Yesterday we learned that the Islamist hate preacher Anjem Choudary is to be released from prison at some point in October after serving only three years of a five a half year sentence for inciting muslims to join Daesh.

Prisons minister Rory Stewart (pic below) gave an interview to the London Evening Standard in which he says Choudary “poses a genuine threat” to public safety and “deeply pernicious destabilising influence”. He said MI5 and the police will need to “watch him like a hawk” to stop him from inciting further violence. We know, after all, that various terror perpetrators in this country, including the two killers of Lee Rigby, were disciples of Choudary, as was Khuram Butt, one of the London Bridge attackers

Rory Stewart

So, given all that, one has to ask why on earth he is being released? Why isn’t he serving his full sentence? It’s apparently because the judge who sentenced him gave him a ‘determinate’ sentence and by law he has to be released after serving half of it, unless he’s misbehaved in prison. Well, given that he had to be transferred to a so-called ‘Jihadi Jail’ in County Durham because he had been trying to radicalise other prisoners, you’d have thought his was an open and shut case of the prison authorities saying that he should serve his full sentence.

You’d have also thought that the Home Secretary or the Justice Secretary could intervene on national security grounds. Again, apparently not.

You do have to wonder what the point of being Prisons minister, or even Home Secretary, if they can’t intervene on cases like this. Michael Howard sold the pass in some ways when he was Home Secretary and took away his powers to intervene in life sentence cases. Choudary, of course, was not serving a life sentence, so even if Howard hadn’t changed the rules, the Home Secretary couldn’t intervene in this case.

Many on Twitter are calling for him to be deported. But where to, and under what grounds? He’s was born in Welling and is a British citizen. You can’t just deport British citizens who hold a British passport. And which other country would take him anyway?

So we are where we are. You’d have thought the prison authorities might be able to find some reason not to release him, but perhaps they’re only too keen to get him off their hands. But what about the probation authorities? Surely in order to be released you have to accept you’ve committed the crime, and also to show some remorse and repentance. I doubt whether Choudary has done either.

This is one of those crises that can blow up and completely throw a politician’s career off course. That happened to the Justice Secretary David Gauke over the black cab rapist, John Worboys. History may be about to repeat itself. If I were him I’d be calling in all the relevant parties and ask them how he can be kept in prison.

However, even if Choudary remains in prison for his full sentence, at some point he will have to be released. There is no doubt in my mind that he will continue his hate preaching if he’s allowed to. He will also no doubt seek to groom and brainwash weak-minded people into following Daesh or other extreme Islamist groups. One would hope that he will have huge restrictions placed on his freedoms to associate and the ability to use the internet. He will need to be constantly monitored by the police and the security services (as if they haven’t got enough on their plates).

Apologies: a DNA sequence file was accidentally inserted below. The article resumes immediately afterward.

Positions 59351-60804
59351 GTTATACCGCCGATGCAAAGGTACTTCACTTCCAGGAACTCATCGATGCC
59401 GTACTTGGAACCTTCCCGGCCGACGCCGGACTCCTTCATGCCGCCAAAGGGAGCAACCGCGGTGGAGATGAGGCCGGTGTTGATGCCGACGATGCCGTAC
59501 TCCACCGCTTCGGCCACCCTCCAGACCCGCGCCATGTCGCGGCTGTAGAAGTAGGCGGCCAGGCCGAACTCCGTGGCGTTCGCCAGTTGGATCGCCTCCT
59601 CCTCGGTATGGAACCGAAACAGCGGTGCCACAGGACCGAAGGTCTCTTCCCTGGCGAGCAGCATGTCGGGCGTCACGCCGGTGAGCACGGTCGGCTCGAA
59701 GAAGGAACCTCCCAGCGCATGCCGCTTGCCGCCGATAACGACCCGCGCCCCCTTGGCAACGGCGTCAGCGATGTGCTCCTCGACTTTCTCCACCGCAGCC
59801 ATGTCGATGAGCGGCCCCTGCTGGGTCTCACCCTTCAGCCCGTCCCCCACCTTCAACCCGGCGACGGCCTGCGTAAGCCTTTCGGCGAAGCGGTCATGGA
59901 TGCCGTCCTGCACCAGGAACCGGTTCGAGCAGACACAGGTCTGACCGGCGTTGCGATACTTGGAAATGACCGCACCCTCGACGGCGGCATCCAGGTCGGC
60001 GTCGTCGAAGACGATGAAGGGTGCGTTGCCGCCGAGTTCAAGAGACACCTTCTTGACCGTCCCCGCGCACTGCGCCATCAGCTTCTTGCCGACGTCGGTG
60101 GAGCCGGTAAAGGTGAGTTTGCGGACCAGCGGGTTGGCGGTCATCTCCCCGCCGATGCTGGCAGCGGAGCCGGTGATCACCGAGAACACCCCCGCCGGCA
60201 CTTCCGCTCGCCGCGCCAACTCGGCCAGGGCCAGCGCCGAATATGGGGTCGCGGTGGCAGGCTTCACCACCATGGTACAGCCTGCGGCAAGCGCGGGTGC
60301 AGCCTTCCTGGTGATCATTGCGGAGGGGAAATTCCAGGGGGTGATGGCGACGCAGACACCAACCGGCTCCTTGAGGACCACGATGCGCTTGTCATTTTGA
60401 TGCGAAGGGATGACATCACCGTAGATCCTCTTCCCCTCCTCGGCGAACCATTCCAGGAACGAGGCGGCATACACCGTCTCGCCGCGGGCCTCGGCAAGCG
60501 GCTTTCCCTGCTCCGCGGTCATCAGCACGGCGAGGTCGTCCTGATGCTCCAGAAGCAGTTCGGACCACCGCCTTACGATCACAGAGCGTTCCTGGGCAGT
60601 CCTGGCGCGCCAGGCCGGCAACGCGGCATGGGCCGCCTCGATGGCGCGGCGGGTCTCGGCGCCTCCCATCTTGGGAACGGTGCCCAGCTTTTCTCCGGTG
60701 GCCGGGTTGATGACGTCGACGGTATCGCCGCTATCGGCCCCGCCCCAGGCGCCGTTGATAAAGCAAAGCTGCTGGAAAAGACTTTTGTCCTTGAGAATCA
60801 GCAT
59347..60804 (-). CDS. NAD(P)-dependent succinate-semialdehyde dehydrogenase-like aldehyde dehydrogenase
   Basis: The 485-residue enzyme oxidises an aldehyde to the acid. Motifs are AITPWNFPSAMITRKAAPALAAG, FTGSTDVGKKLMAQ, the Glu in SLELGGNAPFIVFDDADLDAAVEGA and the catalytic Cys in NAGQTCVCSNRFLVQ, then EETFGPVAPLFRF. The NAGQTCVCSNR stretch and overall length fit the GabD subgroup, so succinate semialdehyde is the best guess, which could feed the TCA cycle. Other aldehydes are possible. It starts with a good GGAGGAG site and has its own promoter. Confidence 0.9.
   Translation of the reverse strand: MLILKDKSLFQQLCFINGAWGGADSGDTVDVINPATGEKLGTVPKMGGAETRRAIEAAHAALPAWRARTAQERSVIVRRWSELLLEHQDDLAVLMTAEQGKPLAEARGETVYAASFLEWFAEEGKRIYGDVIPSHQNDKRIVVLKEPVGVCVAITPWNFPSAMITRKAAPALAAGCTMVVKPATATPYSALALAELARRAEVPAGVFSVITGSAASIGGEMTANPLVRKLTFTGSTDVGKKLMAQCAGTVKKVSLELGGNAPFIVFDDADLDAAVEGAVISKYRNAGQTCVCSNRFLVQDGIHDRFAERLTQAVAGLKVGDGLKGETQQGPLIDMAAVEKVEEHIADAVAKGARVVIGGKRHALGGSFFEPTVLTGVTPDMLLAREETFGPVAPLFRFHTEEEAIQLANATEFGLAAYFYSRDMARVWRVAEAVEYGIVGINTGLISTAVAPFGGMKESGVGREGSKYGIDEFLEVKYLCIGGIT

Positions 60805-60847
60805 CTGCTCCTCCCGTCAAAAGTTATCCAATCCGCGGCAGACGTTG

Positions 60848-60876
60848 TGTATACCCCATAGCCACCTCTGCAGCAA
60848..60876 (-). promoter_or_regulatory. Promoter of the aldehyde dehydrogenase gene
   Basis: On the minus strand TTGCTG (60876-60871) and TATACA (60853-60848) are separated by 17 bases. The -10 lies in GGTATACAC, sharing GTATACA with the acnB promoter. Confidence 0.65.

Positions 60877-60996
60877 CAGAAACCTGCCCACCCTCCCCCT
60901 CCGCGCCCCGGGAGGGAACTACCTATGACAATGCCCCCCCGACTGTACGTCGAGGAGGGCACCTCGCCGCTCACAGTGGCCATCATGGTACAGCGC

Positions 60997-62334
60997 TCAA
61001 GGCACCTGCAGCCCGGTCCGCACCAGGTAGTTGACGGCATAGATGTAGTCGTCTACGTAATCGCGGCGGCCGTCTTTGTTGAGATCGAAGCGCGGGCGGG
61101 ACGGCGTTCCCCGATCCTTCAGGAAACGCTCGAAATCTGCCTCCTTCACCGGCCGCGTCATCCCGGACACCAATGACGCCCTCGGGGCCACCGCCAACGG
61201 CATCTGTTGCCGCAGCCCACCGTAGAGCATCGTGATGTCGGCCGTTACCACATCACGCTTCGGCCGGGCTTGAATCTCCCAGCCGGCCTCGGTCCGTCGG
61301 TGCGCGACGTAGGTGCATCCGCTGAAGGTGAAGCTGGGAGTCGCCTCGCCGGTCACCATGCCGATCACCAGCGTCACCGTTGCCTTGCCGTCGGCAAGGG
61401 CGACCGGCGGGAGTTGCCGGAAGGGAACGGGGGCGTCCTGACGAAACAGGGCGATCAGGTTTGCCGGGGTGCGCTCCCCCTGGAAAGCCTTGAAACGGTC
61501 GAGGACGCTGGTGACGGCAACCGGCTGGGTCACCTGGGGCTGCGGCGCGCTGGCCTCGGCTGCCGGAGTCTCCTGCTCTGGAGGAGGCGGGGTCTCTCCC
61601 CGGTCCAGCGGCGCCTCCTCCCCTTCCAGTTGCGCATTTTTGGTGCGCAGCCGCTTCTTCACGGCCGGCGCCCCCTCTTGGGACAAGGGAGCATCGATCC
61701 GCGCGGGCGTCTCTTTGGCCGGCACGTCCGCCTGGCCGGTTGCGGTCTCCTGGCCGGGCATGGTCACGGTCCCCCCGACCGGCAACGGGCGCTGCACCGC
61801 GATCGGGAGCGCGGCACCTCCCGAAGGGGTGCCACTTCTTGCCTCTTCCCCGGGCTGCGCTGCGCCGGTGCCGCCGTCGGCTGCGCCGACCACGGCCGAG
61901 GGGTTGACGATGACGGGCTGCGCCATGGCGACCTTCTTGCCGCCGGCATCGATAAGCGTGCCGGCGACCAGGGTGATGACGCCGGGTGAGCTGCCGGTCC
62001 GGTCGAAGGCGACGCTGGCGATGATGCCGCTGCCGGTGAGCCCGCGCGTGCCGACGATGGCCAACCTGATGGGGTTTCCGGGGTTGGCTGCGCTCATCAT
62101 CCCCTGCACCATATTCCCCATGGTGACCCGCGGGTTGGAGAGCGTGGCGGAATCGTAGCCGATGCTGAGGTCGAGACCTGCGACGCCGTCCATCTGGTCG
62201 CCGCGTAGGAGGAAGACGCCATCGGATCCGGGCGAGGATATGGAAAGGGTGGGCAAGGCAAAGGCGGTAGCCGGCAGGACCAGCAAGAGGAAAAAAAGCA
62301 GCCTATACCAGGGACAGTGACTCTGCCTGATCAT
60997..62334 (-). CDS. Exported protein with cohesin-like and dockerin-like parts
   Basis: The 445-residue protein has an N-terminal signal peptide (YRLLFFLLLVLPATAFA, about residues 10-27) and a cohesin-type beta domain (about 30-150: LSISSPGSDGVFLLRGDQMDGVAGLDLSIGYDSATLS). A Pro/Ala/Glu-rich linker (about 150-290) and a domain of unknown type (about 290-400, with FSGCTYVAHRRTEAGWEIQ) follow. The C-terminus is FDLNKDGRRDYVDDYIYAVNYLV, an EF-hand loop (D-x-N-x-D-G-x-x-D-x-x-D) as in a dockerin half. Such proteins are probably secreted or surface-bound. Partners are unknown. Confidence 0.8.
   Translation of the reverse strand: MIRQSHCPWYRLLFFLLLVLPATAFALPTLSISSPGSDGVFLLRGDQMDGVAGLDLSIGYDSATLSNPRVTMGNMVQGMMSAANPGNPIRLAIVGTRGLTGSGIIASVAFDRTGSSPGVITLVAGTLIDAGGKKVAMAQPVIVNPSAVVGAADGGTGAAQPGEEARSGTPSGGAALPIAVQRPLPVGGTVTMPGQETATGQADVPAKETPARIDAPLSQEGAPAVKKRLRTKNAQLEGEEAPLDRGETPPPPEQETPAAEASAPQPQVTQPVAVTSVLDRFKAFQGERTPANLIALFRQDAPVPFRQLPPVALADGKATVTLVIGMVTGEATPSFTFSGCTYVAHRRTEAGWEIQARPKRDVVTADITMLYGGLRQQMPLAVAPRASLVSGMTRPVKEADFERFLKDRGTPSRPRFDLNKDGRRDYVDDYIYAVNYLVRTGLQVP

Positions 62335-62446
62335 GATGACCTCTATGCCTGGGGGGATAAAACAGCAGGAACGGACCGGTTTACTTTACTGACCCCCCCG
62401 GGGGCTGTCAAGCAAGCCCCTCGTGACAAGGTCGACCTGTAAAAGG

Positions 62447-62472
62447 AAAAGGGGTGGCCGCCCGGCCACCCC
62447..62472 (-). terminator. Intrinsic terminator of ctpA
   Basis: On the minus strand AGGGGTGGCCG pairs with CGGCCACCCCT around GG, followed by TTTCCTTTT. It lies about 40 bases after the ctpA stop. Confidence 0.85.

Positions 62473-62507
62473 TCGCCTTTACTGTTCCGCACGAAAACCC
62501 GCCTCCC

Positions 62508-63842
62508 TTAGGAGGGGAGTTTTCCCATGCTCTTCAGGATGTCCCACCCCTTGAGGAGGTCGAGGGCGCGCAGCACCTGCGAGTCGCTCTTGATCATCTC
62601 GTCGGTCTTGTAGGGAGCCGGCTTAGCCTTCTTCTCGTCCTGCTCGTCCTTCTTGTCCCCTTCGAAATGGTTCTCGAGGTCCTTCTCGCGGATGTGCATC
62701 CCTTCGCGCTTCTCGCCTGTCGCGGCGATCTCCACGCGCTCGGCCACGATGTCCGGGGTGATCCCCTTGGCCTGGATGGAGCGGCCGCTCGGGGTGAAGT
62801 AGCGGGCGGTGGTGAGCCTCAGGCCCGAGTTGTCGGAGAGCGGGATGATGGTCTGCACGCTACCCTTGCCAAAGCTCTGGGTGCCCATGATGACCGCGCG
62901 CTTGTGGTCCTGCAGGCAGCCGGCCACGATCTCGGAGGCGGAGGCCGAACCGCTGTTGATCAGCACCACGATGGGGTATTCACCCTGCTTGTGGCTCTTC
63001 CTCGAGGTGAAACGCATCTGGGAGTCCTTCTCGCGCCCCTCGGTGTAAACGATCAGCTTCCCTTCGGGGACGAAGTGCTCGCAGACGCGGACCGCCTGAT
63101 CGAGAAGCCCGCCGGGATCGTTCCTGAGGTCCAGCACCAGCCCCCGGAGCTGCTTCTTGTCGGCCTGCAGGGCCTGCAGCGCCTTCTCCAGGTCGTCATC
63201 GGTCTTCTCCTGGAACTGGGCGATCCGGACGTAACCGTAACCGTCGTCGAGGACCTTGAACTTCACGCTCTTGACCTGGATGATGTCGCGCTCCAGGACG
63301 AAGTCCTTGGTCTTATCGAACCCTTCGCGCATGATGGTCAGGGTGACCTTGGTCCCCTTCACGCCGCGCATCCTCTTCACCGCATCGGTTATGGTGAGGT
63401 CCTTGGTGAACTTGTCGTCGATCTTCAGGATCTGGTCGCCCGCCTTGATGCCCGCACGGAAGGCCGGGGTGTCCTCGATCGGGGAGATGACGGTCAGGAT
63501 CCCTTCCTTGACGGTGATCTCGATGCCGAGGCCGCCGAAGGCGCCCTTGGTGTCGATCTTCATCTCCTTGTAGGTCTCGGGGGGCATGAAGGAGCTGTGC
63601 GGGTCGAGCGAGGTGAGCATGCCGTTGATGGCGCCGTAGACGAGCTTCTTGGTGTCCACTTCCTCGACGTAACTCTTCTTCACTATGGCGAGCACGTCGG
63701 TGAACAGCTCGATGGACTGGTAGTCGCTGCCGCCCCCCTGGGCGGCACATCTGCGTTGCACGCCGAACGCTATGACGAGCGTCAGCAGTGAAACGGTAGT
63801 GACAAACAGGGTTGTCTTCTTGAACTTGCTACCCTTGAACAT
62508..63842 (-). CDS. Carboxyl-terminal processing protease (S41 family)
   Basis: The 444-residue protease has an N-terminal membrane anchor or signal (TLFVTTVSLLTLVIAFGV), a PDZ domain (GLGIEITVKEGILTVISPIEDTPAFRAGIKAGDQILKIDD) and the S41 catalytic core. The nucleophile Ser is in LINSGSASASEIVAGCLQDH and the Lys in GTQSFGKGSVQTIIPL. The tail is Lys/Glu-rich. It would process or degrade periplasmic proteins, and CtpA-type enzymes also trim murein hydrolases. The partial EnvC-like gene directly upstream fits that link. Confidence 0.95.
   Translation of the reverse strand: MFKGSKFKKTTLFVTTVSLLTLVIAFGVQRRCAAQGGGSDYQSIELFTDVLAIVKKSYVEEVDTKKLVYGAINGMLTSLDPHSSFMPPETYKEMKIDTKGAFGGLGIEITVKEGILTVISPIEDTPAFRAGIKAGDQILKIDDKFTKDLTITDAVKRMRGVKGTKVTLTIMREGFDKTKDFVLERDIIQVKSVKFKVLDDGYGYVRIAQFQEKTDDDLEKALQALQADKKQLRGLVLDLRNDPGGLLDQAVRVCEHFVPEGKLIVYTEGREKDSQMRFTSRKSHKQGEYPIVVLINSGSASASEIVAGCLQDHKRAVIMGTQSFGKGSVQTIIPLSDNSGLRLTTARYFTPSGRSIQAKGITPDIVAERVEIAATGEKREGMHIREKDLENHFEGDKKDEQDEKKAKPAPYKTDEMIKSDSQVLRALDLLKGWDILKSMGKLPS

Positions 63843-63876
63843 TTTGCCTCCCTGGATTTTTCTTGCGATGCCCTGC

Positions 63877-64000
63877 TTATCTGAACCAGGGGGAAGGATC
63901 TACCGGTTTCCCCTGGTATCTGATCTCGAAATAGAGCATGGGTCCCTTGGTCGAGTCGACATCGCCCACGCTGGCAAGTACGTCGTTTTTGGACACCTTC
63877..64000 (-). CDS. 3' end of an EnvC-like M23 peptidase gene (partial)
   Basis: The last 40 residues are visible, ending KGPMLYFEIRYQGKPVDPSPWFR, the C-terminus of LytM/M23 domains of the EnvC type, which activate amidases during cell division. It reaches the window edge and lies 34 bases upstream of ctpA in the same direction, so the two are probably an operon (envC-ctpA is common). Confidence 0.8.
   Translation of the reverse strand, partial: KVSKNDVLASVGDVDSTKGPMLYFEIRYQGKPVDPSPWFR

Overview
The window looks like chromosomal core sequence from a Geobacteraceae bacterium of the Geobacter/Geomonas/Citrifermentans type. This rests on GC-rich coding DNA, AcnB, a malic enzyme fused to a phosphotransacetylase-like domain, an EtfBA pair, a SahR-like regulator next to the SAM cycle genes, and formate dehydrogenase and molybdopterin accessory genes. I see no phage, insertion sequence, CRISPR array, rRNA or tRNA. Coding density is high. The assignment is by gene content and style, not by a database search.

In the long term I think we need to look at some law changes. The maximum sentence for crimes like the ones he committed need to be increased to life imprisonment. We also need to have a debate on whether the offence of treason needs to be reintroduced. It was effectively abolished by Tony Blair at the turn of the century, but can there be any doubt that inciting people to join a foreign terror group and pledge allegiance to an enemy organisation is treasonous?

Of course, there is another solution. Back in 2014 (Full story HERE Anjem Choudary said that he would happily renounce his British citizenship and go and live under Daesh rule if the British government guaranteed him safe passage and returned his passport. The then chairman of the Home Affairs Select Committee Keith Vaz said…

If he wants to go, he should be allowed to go. I think that would be a much better scenario than having him stay. Why should the Home Office or anyone else give him safe passage?

He must take the consequences if he is propagating the views of Isis. I think people would like to see the back of him.

Hear hear.

Choudary had said…

I believe the world belongs to God and that one day, hopefully, the UK will be part of an Islamic State. Why shouldn’t I be free to travel to the Khalifah [caliphate] and see what life is like under the Sharia?

Why not indeed. I’d happily crowdfund a one way ticket to Idlib. In fact, let’s cut the crowdfunding. I’d happily pay for the ticket myself.

One more thing. I interviewed Anjem Choudary back in 2011. He’s a very skilled media operator. After that interview (which is still on Youtube somewhere) I decided that he shouldn’t get a media platform to spread his hate. Yet at every available opportunity, the BBC seemed to interview him. I hope that if he does indeed come out of prison in October than no British media will interview him ever again. Leave it to the likes of Press TV and RT. Any producer who even thinks of booking him should give themselves a good look in the mirror. He’s a hate preacher and always will be. Let’s not give him the chance to spread his disgusting and abhorrent views.